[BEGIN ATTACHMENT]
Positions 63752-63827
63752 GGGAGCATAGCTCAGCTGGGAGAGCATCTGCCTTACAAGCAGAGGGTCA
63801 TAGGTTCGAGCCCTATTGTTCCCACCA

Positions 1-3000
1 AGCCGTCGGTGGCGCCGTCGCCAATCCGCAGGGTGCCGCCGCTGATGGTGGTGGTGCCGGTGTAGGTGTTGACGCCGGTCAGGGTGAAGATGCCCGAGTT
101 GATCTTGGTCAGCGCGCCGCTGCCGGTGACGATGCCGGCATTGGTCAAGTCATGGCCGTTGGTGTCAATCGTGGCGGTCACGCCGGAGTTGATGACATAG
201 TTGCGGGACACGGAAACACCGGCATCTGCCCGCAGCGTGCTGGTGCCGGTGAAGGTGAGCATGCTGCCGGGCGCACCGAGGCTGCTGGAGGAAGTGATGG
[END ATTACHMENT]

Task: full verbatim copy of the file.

Positions 63752-63827
63752 GGGAGCATAGCTCAGCTGGGAGAGCATCTGCCTTACAAGCAGAGGGTCA
63801 TAGGTTCGAGCCCTATTGTTCCCACCA

Positions 1-3000
1 AGCCGTCGGTGGCGCCGTCGCCAATCCGCAGGGTGCCGCCGCTGATGGTGGTGGTGCCGGTGTAGGTGTTGACGCCGGTCAGGGTGAAGATGCCCGAGTT
101 GATCTTGGTCAGCGCGCCGCTGCCGGTGACGATGCCGGCATTGGTCAAGTCATGGCCGTTGGTGTCAATCGTGGCGGTCACGCCGGAGTTGATGACATAG
201 TTGCGGGACACGGAAACACCGGCATCTGCCCGCAGCGTGCTGGTGCCGGTGAAGGTGAGCATGCTGCCGGGCGCACCGAGGCTGCTGGAGGAAGTGATGG